U.S. colleges and universities have burned coal to produce electricity and heat for 200 years.
Now they’re using far less of it. The country’s educational institutions, pushed by rising hopes to reduce greenhouse gas emissions, have cut coal consumption by almost two-thirds over the past eight years, according to a new report by the U.S. Department of Energy.
Universities reduced the amount of coal they burn to 700,000 tons in 2015 from 2 million tons in 2008, a dip of 65 percent. Moreover, consumption fell at all 57 institutions that burned coal in 2008.
Twenty of them quit using the fossil fuel entirely, according to the Energy Department’s information administration.
In 2006, a small group of American college and university presidents created a program aimed at reducing greenhouse gas emissions. Since then, more than 650 have signed on. Some switched power plants to natural gas, others burned biofuels and some bought more electricity from municipal power grids.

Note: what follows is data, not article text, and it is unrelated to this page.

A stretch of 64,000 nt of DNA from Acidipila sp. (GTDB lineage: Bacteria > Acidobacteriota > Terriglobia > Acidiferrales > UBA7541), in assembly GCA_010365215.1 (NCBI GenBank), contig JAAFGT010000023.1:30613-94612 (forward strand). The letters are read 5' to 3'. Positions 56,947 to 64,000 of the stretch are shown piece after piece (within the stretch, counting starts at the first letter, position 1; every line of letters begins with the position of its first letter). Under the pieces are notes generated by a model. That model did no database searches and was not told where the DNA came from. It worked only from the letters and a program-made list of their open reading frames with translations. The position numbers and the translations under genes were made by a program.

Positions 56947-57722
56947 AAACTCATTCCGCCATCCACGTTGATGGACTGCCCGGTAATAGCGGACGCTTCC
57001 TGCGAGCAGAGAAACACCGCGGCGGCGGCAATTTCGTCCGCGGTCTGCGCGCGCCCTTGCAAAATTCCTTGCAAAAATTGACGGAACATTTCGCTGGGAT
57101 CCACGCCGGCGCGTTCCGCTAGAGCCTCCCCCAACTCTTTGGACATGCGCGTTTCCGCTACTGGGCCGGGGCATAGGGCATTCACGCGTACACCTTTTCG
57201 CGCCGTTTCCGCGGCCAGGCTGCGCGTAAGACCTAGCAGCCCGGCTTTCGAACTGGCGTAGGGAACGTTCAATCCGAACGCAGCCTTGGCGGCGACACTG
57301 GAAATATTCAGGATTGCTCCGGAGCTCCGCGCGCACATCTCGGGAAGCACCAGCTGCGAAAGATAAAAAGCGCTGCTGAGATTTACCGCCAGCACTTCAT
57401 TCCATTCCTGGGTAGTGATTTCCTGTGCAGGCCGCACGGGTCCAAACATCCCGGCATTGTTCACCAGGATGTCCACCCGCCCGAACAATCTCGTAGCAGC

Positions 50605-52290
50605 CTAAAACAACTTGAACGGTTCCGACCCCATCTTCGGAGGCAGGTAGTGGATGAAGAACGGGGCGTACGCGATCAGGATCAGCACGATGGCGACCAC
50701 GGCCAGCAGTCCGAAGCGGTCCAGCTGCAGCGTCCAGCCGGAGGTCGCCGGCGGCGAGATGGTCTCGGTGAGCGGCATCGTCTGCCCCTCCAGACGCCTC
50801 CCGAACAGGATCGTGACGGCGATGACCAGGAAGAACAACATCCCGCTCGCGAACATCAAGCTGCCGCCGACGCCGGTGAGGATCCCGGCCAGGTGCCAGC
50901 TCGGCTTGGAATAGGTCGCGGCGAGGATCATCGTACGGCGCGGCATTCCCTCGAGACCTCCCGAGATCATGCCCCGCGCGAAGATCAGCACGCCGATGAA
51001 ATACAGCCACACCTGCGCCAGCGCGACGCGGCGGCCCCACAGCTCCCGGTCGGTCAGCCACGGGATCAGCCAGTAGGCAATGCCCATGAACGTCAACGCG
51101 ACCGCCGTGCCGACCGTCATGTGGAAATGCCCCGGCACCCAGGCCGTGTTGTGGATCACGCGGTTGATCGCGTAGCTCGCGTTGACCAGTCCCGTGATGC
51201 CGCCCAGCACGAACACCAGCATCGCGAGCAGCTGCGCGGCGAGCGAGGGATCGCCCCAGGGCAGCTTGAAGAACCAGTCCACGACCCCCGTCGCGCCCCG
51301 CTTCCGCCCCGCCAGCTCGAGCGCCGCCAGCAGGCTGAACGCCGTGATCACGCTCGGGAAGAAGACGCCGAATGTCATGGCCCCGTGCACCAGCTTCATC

U.S. universities don’t use much coal, in the big picture — less than 0.1 percent of total U.S. consumption in 2015. But the reduction is substantial: 2 million tons would fill about 20,000 train cars; 700,000 would fill just 7,000.
The largest reductions since 2008 occurred at schools in Indiana, Michigan, Missouri and Tennessee. Institutions in Indiana collectively reduced coal consumption by 260,000 tons, or 81 percent, and replaced it largely with natural gas and geothermal heat. Schools in Michigan reduced use by more than 80 percent and adopted natural gas as a replacement. Some institutions in Missouri added more renewable sources of power, such as biomass. Three institutions in Tennessee stopped using coal between 2008 and 2015, resulting in a 94 percent drop in coal consumption.
Educational institutions in New York, South Carolina, Idaho and South Dakota stopped using coal altogether.